Finally, after some vigorous knocking and yelling, a man opened the “blue” rear gate — he was the only guest and he didn’t know where the manager was. It turned out that she had gone home for lunch. 


When the manager got back, we unloaded our gear and went to a barbecue takeout place just a few a few hundred yards away. It turned out to be the gastronomical highlight of our trip thus far — three hard-working women were preparing and filling orders extremely fast, and we took ours back to our hotel. We liked it so much we went back dinner. Plus, there was a great bakery just a few hundred yards in the other direction.  


It started to rain in the late afternoon, and continued overnight. That was the only significant rain during the whole 12-day trip.  


The accommodations were very up to date, with heavy use of granite, one of the main bedrocks of the region. The only problem with our room was that there was no hot water — not a good thing for dusty pilgrims.    


Day 4


The weather was clearing when we started out the next morning, with views of the various mountains that feed rainwater into the rivers below. This was also the beginning of a bit of fun for our group of pilgrims.  


We were walking along when we spotted something white on the trail up ahead. It turned out to be the van of a Spanish tour company. They had seven women participating in a modified Camino walk on the safer, less strenuous sections. Their driver deserves credit, because it’s not easy to get a van onto many of the trails.  


From that day onward, we had a running contest as to when we would see the women and their van again. Sometimes we ran into them more than once.  


Then came one of my favorite parts of the trip, the delightful city of Ponte de Lima. You enter from a pedestrian allée of plane trees parallel to the Lima River, and soon find yourself in a lovely medieval city. Several restaurants had service on the large plazas. My friend Bob decided to get a massage, as he was worn and dirty from the lack of hot water. I was just happy to have a hot shower.  


By this time, a dozen of us had formed an informal alliance and enjoyed moveable feasts at restaurants providing discounts for the daily pilgrim meal. 


Day 5


This was the stage following the Labruja River up to its source near the top of the mountain. We started the morning by coming upon the highly unexpected Pescaria Café and Fish Farm, consisting of ponds for raising fish, and people trying to catch them. And they sold walking sticks. They also do programs for schools and other groups. Check out their posting on Facebook (  


Having gone on to conquer the Mt. Labruja challenge, we had a fairly steep descent and then 4 kilometers uphill to the third of our farmstead B&B’s, the Casa da Capela. 


Run by a fun and hospitable family, the facility has been very recently renovated and plenty of hot water was just one of the perks. We shared a delicious multi-course supper with fellow pilgrims, and we got some more laundry done.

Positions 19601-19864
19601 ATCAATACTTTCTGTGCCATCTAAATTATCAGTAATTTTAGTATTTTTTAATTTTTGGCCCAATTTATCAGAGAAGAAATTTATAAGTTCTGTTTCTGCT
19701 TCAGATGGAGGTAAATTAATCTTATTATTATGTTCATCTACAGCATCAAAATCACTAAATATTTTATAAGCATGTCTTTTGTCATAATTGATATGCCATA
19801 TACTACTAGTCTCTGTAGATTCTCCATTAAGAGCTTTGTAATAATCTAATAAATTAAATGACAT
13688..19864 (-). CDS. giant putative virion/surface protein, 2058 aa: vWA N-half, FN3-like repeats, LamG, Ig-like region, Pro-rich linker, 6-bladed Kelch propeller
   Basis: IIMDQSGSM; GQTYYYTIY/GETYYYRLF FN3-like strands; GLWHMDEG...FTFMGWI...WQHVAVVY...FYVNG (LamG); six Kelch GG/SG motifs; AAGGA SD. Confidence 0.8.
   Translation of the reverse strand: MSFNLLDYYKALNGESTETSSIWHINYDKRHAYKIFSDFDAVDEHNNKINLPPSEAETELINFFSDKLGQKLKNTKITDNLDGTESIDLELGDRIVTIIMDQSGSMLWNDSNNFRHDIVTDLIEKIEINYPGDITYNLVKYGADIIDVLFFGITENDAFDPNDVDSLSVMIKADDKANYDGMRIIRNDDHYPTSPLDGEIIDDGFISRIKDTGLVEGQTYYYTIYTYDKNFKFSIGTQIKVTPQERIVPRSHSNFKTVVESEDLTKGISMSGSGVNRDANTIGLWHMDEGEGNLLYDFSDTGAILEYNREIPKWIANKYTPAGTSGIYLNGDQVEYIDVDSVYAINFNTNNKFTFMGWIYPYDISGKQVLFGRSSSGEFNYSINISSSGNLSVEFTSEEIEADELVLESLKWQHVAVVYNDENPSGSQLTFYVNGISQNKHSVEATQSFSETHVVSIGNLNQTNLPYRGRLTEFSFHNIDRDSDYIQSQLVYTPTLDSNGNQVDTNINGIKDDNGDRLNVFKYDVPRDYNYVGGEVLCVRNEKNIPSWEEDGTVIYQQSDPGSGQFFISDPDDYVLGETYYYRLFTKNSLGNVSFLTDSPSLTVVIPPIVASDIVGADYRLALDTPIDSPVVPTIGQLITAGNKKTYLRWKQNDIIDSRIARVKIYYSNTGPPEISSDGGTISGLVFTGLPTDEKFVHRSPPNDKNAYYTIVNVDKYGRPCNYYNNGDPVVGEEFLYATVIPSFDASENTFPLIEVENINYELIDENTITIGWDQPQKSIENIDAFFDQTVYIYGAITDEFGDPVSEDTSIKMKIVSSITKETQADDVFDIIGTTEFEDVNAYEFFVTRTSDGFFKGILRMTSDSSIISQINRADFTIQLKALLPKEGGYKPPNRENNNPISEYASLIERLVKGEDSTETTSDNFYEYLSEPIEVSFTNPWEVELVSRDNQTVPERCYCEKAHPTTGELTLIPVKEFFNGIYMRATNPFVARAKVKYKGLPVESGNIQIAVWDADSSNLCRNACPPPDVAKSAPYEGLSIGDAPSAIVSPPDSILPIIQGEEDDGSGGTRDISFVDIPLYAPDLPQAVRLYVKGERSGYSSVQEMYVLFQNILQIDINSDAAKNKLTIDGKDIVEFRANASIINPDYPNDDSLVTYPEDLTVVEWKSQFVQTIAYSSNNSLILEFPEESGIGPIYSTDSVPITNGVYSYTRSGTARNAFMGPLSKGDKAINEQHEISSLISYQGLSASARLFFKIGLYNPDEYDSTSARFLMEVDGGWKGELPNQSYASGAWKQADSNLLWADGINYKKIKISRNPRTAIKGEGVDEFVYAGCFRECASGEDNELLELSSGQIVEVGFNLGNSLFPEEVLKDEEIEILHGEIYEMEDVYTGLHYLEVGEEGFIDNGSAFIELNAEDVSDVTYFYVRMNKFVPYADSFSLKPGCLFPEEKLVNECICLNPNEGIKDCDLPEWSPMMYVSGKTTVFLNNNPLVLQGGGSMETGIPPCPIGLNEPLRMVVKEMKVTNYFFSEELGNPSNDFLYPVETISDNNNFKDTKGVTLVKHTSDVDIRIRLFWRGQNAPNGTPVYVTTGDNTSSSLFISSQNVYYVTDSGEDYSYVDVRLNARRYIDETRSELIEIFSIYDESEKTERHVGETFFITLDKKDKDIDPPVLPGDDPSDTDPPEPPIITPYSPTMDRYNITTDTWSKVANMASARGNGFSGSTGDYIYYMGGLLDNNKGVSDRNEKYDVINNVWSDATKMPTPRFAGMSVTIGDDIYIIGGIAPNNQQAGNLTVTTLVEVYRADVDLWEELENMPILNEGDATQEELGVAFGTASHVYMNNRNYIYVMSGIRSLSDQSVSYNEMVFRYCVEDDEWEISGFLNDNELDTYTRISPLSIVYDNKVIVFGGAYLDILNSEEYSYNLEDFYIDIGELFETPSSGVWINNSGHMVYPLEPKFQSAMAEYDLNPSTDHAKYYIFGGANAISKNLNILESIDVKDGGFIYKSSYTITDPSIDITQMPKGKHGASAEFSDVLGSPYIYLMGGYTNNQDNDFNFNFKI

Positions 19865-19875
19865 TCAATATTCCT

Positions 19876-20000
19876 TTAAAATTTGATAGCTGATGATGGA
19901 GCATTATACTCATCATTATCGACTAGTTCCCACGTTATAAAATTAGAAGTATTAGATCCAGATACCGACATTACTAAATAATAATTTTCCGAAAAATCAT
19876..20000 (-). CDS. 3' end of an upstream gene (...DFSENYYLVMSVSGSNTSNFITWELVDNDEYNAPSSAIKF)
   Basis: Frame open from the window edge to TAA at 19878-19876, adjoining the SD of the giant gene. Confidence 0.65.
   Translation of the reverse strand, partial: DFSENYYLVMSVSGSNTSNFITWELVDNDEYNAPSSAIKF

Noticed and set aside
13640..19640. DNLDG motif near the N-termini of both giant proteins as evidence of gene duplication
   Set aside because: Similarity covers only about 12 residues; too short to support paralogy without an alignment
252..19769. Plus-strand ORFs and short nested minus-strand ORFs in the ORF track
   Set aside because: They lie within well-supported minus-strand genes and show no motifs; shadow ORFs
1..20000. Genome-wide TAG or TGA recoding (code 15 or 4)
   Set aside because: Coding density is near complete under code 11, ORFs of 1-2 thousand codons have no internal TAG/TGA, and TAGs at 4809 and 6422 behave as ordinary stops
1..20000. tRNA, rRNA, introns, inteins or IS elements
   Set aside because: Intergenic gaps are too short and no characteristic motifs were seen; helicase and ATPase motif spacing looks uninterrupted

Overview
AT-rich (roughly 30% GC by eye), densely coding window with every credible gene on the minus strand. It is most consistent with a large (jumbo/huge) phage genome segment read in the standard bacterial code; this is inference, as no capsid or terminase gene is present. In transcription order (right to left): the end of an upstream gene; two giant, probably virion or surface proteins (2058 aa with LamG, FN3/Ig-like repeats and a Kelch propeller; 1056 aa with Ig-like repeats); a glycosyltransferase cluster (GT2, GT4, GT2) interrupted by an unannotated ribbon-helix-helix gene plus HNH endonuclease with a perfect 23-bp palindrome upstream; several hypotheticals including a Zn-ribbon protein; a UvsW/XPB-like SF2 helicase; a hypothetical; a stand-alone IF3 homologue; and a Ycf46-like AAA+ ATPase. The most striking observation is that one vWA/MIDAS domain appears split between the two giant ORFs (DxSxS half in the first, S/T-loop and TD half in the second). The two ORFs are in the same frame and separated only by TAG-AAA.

Day 6 and Onward


The next six stages had a somewhat similar pattern to them — hiking over manageable hills from valley to valley, and staying in charming, medieval towns and pleasant hotels. In order, going from south to north, they are: Valenca, Porrino, Arcade, Pontevedra, Caldas de Reis, and Padron.  


People really take advantage of the many public plazas and parks for socializing, shopping, recreation, and entertainment. And they make the most of the rivers where they are located to enhance their lives. It’s the industrial areas located away from the residential areas that provide much of the income, but it’s also clear that tourism helps keep their heritage alive.  


My favorite of the towns was Valenca, which is on the Portuguese side of the Minho River, marking the border with Galician Spain. High on a hill, the extensive 17th-century fort designed by the French architect Vauban looks out over the valley.


That day’s hike was only eight miles long, so we got there in time to have lunch and tour the fort, which is now used by the city for commerce, residences, and restaurants. We noted that the “FATUM - Casa de Fados” restaurant had outdoor seating and indoors within the wall of the fort had a great menu of local foods and featured Fado music. Live music is only offered on Fridays, but they play recorded music the rest of the week.   


We came back about 7:30 and had some beer while waiting for the dining area to open, at 8. A man stopped by and asked us about the restaurant. He turned out to be Hans de Hoog, a Merck agricultural scientist doing training work nearby. We asked him to join us when we went inside.  


We had been studying the menu for a few moments when a woman came in and sat at a table by herself. Recognizing by her speech that she was an American, we asked her to join us as well. We had a great evening, with Fado music in the background and a delicious multi-course meal at our table.  


This is typical of the way people get to share their experiences along the Camino.  


What I remember fondly from the trip is the seafood at Arcade, those very timely hot baths and massages at Caldes de Reis, lending a walking stick, and our late afternoon get-togethers.


While we made it to our destination in Spain and had our “passports” stamped, certifying that we had made it through all the stages of the 141-mile journey, what was most important to me was all the things that happened along the way. 




Bill Lawyer and Bob Shull, a friend from college, in front of a direction post

The author on the Ave Bridge

The bay at Arcade

Dining in an old fort